Both of these actions maintain the status quo and – you got it – kick the can down the road.

The first action involved the fate of two local agencies that have exited the pension fund because they couldn’t afford to keep making their payments. As California Policy Center previously reported, the tiny Sierra Nevada town of Loyalton in 2013 decided to exit the plan, but then was hammered with a $1.66 million termination fee that it couldn’t possibly afford. The town’s entire annual budget is $1 million and it couldn’t even make its $3,500 month payments to the fund.

Furthermore, the East San Gabriel Valley Human Resources Consortium, known as LA Works, shut its doors in 2014, but was likewise penalized by CalPERS for stopping its payments. The end result: Loyalton’s four retirees have their pension benefits sliced by 60 percent, and LA Works’ retirees lost as much as 63 percent of their pension checks.

In making an example of these small agencies, CalPERS revealed an ugly truth. The pension fund assumes a rate of return of 7 percent to 7.5 percent on its investments. The higher the assumed rate, of course, the less debt on its books. It’s in the union-controlled fund’s interests to assume the highest-possible rates and maintain the status quo – even if that means that taxpayers ultimately will have to pick up any slack.

When agencies decide to leave the fund, however, CalPERS puts them in a Terminated Agency Pool, where CalPERS assumes a rate of return of a measly 2 percent. Upon departure, these agencies can no longer expect future earnings or taxpayers to pick up the shortfall, so the 2 percent rate is the actual risk-free rate that CalPERS expects from its investments.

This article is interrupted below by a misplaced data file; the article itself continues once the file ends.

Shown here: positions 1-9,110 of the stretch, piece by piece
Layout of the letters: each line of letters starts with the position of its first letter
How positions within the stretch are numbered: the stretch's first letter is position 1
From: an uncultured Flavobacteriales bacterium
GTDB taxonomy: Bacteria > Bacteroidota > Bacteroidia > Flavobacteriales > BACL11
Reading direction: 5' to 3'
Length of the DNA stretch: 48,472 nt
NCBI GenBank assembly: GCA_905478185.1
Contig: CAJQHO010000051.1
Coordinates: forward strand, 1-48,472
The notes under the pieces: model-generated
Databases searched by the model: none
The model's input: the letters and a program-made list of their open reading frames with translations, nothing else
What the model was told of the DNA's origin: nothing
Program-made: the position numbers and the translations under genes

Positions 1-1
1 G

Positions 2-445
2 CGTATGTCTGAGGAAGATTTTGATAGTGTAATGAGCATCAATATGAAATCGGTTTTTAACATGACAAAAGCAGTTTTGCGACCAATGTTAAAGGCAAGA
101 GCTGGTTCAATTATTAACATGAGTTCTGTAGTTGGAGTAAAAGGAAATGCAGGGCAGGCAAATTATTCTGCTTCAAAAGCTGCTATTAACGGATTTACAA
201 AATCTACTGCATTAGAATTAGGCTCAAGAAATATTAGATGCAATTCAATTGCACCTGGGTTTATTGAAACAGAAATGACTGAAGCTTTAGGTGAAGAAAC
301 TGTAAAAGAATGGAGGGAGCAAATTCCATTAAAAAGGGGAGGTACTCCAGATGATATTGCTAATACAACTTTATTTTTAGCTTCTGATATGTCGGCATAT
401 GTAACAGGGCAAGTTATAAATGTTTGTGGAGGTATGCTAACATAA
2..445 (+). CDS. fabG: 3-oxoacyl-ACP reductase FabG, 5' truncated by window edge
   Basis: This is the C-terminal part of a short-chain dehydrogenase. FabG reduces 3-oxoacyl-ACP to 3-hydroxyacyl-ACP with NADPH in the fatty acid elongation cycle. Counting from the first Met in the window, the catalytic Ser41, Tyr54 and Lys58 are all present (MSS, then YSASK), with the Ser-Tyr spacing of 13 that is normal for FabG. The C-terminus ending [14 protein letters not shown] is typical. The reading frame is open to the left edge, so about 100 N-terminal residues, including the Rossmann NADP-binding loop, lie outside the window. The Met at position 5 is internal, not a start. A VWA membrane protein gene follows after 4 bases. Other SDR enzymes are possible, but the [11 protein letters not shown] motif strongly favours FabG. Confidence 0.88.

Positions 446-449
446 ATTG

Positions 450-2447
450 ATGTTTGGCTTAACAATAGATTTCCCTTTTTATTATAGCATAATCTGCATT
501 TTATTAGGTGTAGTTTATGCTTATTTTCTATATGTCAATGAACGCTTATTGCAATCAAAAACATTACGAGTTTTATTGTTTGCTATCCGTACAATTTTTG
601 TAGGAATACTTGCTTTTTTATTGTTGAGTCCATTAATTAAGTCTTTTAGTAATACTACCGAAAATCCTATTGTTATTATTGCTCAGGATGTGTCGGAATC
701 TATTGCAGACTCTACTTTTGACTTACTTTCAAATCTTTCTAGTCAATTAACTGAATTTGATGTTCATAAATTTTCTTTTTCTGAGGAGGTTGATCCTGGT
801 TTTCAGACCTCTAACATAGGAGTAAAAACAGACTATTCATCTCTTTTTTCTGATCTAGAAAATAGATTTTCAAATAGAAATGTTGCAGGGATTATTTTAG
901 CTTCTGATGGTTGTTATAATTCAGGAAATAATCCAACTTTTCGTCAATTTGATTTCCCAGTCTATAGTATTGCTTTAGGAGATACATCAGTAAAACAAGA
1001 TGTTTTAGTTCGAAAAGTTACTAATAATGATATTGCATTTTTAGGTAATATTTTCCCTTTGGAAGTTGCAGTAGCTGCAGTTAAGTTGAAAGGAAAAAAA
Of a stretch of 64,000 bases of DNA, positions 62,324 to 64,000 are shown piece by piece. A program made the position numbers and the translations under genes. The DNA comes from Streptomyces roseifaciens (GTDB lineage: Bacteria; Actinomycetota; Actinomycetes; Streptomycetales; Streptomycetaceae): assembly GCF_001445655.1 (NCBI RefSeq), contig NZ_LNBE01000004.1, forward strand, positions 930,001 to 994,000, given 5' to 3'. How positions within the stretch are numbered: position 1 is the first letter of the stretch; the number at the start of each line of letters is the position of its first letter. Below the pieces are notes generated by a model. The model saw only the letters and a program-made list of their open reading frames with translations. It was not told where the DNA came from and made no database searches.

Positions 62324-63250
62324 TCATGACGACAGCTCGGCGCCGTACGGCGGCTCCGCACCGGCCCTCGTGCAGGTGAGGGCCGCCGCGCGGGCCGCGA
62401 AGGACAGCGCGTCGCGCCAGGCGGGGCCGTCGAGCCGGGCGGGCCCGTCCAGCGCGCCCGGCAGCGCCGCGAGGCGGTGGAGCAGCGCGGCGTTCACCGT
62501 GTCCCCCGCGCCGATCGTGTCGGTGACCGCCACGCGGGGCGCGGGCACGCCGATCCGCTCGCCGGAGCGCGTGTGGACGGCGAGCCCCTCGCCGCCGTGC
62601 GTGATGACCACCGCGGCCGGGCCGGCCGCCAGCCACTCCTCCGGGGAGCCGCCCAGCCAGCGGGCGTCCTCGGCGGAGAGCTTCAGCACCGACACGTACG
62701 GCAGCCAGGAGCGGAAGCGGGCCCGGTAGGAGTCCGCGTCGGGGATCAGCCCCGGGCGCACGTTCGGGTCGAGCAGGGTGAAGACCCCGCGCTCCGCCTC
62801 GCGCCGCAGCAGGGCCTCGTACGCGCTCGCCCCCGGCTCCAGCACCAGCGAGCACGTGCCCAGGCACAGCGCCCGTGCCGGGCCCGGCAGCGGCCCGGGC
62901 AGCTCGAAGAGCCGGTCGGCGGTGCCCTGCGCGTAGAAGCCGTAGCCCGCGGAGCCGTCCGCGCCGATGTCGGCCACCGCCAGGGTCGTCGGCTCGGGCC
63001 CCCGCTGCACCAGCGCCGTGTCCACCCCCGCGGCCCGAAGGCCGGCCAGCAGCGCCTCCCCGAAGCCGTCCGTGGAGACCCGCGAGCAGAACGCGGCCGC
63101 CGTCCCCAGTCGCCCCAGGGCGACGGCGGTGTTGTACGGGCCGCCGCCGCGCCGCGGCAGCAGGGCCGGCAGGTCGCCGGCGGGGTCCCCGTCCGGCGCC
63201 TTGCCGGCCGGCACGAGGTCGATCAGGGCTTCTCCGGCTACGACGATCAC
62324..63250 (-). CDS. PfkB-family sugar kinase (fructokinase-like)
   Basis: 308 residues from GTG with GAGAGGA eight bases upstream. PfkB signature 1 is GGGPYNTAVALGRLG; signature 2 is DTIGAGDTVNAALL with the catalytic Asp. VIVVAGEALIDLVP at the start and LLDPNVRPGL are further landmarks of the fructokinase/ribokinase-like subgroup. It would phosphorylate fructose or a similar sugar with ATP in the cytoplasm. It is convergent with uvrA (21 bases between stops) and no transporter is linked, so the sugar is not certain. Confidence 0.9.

The legislation the fund seeks, facetiously referred to as the Anti-Loyalton Bill, would “require a terminating agency to notify past and present employees of its intention to terminate,” according to the language approved by the full CalPERS board last Wednesday. Bottom line: CalPERS wants local agencies to provide the bad news to employees and retirees so that they, rather than the massive pension fund, receive the brickbats.

The proposed bill is not a big deal per se, but it’s yet another example of how CalPERS is more interested in hiding – rather than dealing with – its pension debt. Basically, this is a public-relations strategy designed to discourage agencies from leaving the fund. It’s a way to tighten the golden handcuffs and punish agencies that want to exit the fund.

In reality, if 2 percent is the earning rate that CalPERS can safely expect on its long-term investments, then that should be the rate that it assumes for all of its investments. But lowering the assumed earnings to such a realistic number would cause mass panic, as municipalities would need to come up with dramatically increased payments. They already are struggling with their current payments.

Under that scenario, the state’s pension debt would be around $1.3 trillion, according to some estimates – and it would become implausible to push the problem down the road. Even with the current high assumption rates and even after a great year of earnings of 11.2 percent, CalPERS is only funded at a troubling 68 percent. (The California State Teachers’ Retirement System had even better returns last year, but is funded only at 64 percent.)

In its second major action last week, “CalPERS delayed action … on the chief actuary’s proposal to shorten the period for paying off new pension debt from 30 years to 20 years, a cost-cutting reform that would end the current policy not recommended by professional groups,” explained Ed Mendel, on his respected Calpensions blog.

Localities already have faced four major rate increases since 2012. CalPERS assesses the increases to make up for the unfunded liabilities, and recent studies suggest that local governments are slashing public services to come up with the cash. Had CalPERS decided to pay off new debt in a shorter time frame, it would have meant a fifth increase, according to Mendel. He quoted the League of California Cities’ official Dane Hutchings with these words of warning: “The well is running dry.”